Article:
This means that long-term parkers will not be able to park within the permit bays during the operational times. An incremental pricing structure for 2nd and subsequent permits also assists in minimising the number of permits issued to individual residents and help discourage multiple car ownerships. CPZs comprise of various types of parking bays such as permit holder bays (for use by resident or business permit holders and those with visitor permits); shared use bays (for permit holders and pay and display) and pay and display only bays (permits are not valid). Council-appointed Civil Enforcement Officers will enforce the controls by issuing fines/Penalty Charge Notices (PCNs) to vehicles parked in contravention of the restrictions.
Outside the controlled times the restrictions are not enforced. However, Civil Enforcement Officers will issue PCNs for any other parking contravention such as parking on double yellow lines, footways and parking across individual crossovers without the property owner’s consent. The Council aims to reach a balance between the needs of the residents, businesses and the safety of all road users. In the event that the majority of those consulted do not support a CPZ in their road or area, and the Council agrees, officers may recommend that only the proposed double yellow lines identified at key locations are introduced to improve safety and maintain access.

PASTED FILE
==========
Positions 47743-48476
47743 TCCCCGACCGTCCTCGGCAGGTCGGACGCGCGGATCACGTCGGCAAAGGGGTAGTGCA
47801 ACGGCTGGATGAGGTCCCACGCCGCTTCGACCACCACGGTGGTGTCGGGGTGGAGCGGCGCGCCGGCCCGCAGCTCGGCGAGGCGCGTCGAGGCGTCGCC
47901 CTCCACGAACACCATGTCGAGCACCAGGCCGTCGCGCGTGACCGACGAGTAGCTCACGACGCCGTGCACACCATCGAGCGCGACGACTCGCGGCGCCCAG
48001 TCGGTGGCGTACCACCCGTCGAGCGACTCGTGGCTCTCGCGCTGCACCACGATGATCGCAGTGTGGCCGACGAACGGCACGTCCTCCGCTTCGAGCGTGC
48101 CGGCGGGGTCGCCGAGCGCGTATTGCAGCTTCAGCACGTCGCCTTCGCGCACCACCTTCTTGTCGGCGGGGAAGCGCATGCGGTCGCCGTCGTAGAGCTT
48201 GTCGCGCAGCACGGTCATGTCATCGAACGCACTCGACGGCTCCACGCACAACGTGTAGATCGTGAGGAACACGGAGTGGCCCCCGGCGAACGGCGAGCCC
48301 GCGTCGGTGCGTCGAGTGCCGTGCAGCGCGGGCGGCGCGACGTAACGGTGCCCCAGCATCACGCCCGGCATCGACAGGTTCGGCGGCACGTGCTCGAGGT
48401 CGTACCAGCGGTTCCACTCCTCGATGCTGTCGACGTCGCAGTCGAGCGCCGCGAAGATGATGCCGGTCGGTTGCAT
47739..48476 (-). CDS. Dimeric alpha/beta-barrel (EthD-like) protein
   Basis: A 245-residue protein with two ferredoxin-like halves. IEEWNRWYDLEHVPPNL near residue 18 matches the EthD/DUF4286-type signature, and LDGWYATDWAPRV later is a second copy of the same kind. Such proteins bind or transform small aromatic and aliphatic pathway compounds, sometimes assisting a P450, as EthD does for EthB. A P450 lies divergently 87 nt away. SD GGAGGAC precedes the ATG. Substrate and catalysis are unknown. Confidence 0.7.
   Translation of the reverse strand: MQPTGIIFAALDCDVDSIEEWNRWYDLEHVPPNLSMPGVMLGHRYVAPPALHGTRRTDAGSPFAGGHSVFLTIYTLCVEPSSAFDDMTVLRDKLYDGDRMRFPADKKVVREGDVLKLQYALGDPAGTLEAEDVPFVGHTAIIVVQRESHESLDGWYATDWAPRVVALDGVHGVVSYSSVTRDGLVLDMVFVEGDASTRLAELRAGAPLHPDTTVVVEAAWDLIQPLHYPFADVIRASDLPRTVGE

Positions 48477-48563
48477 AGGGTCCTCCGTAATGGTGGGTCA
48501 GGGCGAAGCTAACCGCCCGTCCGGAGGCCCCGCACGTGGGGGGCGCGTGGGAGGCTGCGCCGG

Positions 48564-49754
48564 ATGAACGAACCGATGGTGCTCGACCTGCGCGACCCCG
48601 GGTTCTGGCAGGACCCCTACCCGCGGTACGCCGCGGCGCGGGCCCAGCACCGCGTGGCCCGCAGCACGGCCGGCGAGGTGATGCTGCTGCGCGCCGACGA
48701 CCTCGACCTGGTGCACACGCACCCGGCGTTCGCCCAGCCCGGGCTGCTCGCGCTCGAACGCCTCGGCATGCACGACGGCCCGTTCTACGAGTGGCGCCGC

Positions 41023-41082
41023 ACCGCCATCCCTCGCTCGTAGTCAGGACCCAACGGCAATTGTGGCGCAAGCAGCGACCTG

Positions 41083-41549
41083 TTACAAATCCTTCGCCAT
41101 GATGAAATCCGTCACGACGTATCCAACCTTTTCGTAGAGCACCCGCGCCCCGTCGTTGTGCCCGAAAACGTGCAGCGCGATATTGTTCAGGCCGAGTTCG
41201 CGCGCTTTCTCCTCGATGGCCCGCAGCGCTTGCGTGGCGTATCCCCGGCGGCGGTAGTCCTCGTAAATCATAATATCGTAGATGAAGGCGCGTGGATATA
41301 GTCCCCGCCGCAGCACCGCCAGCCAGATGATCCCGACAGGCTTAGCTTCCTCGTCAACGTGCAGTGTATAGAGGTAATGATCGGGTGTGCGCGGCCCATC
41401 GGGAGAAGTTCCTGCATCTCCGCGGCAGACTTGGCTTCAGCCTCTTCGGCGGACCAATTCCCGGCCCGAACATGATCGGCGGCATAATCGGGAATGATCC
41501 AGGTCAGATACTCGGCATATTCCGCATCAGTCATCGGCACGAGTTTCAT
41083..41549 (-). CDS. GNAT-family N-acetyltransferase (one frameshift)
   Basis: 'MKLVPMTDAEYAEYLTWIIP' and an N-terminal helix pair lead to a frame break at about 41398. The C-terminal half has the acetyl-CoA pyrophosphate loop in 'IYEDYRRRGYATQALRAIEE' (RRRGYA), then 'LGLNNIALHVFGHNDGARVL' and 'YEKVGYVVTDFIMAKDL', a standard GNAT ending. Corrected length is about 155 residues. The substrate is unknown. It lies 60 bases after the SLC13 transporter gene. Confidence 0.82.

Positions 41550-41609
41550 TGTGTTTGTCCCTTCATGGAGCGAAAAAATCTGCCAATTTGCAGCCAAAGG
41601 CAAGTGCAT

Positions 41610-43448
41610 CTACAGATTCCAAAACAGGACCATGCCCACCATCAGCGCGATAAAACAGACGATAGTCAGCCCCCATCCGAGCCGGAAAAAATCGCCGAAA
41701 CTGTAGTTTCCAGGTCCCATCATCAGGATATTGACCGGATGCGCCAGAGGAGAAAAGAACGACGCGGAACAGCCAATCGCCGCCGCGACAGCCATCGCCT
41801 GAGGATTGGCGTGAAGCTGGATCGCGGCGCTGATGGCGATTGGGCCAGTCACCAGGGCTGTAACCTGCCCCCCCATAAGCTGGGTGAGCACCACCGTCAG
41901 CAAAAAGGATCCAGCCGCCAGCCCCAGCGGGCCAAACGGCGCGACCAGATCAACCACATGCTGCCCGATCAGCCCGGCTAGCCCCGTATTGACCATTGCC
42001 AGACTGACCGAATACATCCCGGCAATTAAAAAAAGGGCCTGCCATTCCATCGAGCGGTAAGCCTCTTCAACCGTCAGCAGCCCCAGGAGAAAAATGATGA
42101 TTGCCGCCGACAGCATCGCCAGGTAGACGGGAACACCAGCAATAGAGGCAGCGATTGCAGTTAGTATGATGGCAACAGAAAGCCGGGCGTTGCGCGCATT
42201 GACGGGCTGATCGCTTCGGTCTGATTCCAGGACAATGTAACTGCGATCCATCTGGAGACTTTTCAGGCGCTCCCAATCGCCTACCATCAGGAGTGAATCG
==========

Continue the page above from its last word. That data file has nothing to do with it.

The proposals include a number of provisions which are detailed below
The choice of operational hours are explained below:
All Day Controls (8.30am-6.30pm): This will provide maximum protection to the residents by removing short and long-term parking. It will, however, be less flexible for residents and their visitors who will need to obtain a visitor’s permit from the resident they are visiting in order to park in the permit holder bays.
Part Time Controls (10am-4pm): These operating times offer less restrictions on residents and their visitors than ‘all day’ controls. It is still effective in preventing long-term parkers. However, it may encourage short-term parking by non residents or businesses, such as shoppers outside the operating times . Residents returning from work later in the afternoon may find less available parking in their street due to this.
One-hour control (11am-12 noon): This minimum restriction offers more flexibility to residents and their visitors than the part time day controls, reducing the amount of visitors’ permits they would normally obtain, and is still effective in restricting long-term parking. However, it may encourage other short term parking outside the restricted time, by non-residents such as shoppers and other residents from neighbouring CPZs. Non residents may also work their way around the one-hour by moving their vehicles and then returning to park for the rest of the day.
The proposed operational days include:
Monday to Friday: This will offer more flexibility to residents and visitors at weekends. However it may encourage non residents, especially shoppers, to park on Saturdays, therefore reducing available parking for your visitors.
Monday to Saturday: Provides maximum protection to the residents. However, it will be more restrictive on visitors who would require a visitor’s permit to park during the controlled times.
The standard prices for annual parking permits apply to all operational times, whether all day, part time, or 1 hour controls.